Sondra Samuels wants the culture of north Minneapolis to change so college becomes an expectation. When it comes to lobbying, she and her allies start young.
"We even call babies in the womb 'scholars,' " Samuels said. "Even in the womb. Like, speaking it into existence."
In December 2011, Samuels accepted a $28 million Promise Neighborhoods grant to fund the Northside Achievement Zone, a collaborative whose mission is to create a "cradle-to-college" pipeline in a chunk of the city from Broadway up to 35th Street, supplanting the pipelines to prison — and early graves.
"Our purpose is to end multigenerational poverty using education as a lever, creating this culture of achievement in this geographic zone, where all children graduate high school college-ready," Samuels said.
The zone covers 2,200 families and 5,600 children. About 77 percent of the children below age 5 live in poverty. Across the city, the black rate of high school graduation is only 36 percent.
In most ways it's too early to measure the program's impact, since it aims to steer a generation of children toward college. Samuels and everyone else at the Northside Achievement Zone (NAZ) have until 2016 — when federal funding ends — to make the program self-sustaining. She expects the nonprofit will need an annual budget of $6 million to $8 million. A task force from local and state government, business and nonprofit organizations across the Twin Cities and NAZ staff and board members is working on a sustainability plan.
Samuels, 47, a native of Newark, N.J., said she has "no intention of stopping."
Q: Explain how you think the program can stop the cycle of poverty in north Minneapolis.
A: We have a saying that "population-level results are revolutionary." We're not just trying to impact the children of families that actually come through NAZ, we're trying to impact the entire zone. Even in families that don't ever come to NAZ, and that's creating a tipping point. They become the culture. They are the culture brokers, creators and sustainers.
Q: How would you describe the economic landscape in the zone since the recession?
A: Everything's worse. The economic realities are bleak. That's one of the reasons we got the grant, it was that we were able to articulate and show a need, in real numbers. Seventy percent of the children are low income. The majority are in single parent households, which is detrimental just in that two incomes are better than one. The majority of our families are on some form of public assistance. With the foreclosure rate on the North Side, and then when you look at educational attainment, and the number of youth who are adjudicated, it stacks up. It's as if our city came to terms with itself decades ago, and just said that it would be OK to concentrate poverty in one area.
Q: How many families are you working with, and how many do you plan to get into the program?
A: Enrollment increased from 155 families with 450 children in 2011 to 217 families with 584 children in 2012. Our goal is, by the end of 2014, to have 1,200 families of the 2,200 families in the zone in our pipeline, and about 3,000 scholars. We concentrate on them, we focus the light on them like a laser beam and create this cocoon of support. We are erecting a cradle-to-college pipeline, a womb-to-work pipeline. The cradle-to-prison — and to the grave, by the way — is largely about boys. We're also dismantling the cradle-to-caseload pipeline, which is largely about girls.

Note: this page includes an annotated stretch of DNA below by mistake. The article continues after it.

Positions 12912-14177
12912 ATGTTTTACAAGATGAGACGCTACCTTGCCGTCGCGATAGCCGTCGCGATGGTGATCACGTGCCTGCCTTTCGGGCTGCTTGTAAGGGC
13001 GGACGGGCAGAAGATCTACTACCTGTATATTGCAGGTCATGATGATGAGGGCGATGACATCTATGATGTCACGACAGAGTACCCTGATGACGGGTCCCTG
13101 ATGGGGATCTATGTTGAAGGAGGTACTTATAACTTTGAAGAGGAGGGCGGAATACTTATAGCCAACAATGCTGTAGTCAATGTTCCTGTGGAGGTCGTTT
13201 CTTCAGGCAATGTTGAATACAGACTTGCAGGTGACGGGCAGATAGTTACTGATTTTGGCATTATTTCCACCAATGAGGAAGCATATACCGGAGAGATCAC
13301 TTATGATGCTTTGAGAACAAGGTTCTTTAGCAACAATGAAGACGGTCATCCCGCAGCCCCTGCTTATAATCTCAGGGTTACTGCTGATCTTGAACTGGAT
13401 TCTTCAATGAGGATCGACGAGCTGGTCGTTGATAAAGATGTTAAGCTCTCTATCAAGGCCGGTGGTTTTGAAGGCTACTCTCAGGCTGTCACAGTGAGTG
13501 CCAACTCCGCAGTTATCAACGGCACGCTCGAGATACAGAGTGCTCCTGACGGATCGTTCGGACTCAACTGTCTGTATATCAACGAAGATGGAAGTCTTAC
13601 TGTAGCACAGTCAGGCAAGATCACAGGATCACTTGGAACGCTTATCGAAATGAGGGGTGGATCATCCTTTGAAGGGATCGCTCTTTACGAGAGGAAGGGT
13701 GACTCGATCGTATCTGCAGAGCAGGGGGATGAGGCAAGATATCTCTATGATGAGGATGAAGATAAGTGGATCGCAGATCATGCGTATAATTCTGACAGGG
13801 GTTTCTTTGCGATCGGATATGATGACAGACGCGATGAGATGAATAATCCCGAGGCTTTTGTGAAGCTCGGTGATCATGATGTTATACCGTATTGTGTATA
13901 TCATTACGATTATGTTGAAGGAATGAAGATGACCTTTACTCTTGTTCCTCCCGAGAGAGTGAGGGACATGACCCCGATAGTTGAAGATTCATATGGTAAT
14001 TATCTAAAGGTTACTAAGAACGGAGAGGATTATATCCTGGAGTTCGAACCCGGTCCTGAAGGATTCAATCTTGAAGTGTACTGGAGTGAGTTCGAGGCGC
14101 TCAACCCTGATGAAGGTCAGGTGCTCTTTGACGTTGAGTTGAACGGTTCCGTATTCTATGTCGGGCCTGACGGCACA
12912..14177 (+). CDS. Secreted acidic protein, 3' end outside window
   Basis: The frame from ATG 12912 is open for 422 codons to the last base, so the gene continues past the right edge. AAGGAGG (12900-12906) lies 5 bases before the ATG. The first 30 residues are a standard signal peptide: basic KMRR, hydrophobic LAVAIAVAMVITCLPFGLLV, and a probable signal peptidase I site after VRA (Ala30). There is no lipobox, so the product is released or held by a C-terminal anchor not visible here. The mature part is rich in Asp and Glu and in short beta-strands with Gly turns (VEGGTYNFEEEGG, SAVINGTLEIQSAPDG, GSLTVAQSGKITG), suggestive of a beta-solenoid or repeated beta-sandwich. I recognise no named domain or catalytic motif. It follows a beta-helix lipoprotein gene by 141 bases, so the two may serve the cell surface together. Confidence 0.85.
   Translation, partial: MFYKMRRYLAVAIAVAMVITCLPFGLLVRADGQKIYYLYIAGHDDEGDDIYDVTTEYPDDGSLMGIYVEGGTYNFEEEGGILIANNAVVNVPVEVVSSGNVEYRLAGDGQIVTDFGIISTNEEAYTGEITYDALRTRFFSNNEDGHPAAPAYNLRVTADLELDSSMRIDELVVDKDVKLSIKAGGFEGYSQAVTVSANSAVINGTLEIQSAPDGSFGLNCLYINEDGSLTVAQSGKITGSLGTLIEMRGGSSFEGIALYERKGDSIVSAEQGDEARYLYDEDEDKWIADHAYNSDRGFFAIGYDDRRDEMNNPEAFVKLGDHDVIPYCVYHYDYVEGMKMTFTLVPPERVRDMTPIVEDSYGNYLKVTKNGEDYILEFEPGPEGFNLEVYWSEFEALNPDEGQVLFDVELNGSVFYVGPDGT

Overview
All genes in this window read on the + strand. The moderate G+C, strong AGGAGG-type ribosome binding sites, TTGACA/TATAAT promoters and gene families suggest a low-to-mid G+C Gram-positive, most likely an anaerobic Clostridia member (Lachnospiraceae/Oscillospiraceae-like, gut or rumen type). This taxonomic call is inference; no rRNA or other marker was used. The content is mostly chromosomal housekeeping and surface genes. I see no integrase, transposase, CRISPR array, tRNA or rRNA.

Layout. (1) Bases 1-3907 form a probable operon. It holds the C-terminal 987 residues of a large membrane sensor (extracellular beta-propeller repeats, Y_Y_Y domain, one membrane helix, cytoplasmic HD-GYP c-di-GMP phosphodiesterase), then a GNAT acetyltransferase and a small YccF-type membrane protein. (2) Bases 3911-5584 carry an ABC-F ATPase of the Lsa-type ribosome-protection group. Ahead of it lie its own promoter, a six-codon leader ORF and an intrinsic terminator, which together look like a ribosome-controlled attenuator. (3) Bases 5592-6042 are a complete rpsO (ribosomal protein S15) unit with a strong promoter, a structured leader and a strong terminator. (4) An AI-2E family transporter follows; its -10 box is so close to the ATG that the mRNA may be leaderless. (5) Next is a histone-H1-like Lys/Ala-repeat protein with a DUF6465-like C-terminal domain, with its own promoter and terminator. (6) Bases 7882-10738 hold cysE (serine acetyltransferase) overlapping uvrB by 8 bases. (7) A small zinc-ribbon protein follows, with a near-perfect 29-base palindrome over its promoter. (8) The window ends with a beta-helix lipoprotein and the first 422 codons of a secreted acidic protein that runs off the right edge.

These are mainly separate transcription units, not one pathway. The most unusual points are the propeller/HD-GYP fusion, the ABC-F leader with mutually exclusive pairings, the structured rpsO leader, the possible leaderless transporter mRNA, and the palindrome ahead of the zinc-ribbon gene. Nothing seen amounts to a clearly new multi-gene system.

Q: What's the economic case for the work you and your staff and partners are doing?
A: We have a 36 percent four-year graduation rate for African-American students in Minneapolis. You don't build an economy on that. You certainly don't attract the next General Mills to your hospitable climate. If you gasp at 36 percent, really think about the reality of who's actually ready for college and the workplace. I'd say 15 percent. The business community has been looking at the tea leaves.
Q: How is progress?
A: When we got the grant we had 12 full-time staff; now we have about 53, which doesn't include our AmeriCorps VISTAs. We've moved to a new location, and I think brought a nice wholesome presence to the corner (of W. Broadway and Penn Avenue N.), joining KMOJ in doing that.
Q: What have you learned since December 2011?
A: That ending poverty is absolutely a no-brainer. The only reason it hasn't happened is that we haven't had the will to make it happen. It can be done, and we can see it happen in our lifetime. You've got to start early and stay late, and provide the kind of supports that every single body needs.
Q: When will you be able to report on the progress of the program?
A: Wilder Research and the University of Minnesota are helping us to do longitudinal studies of the impact that we're having. Within the next six months to a year, you'll start seeing some real robust data, but it's taken a minute for us to get the data agreements, to get our system built, to start working directly in the schools with the students.
Q: What are the obstacles to progress?
A: It is certainly an economic issue. We can make that argument all day long. But I contend that the bigger gap is around our hearts, and it's a moral issue. We could by just sheer will, because of the economic argument, fix this achievement gap thing, but if our hearts don't change in terms of a concern and a determination that all our children are going to succeed, in our republic — if we don't really believe that morally — then it'll be still OK to concentrate sex offenders in the community that has the largest portion of children under 18 of any other neighborhood. It's really moral.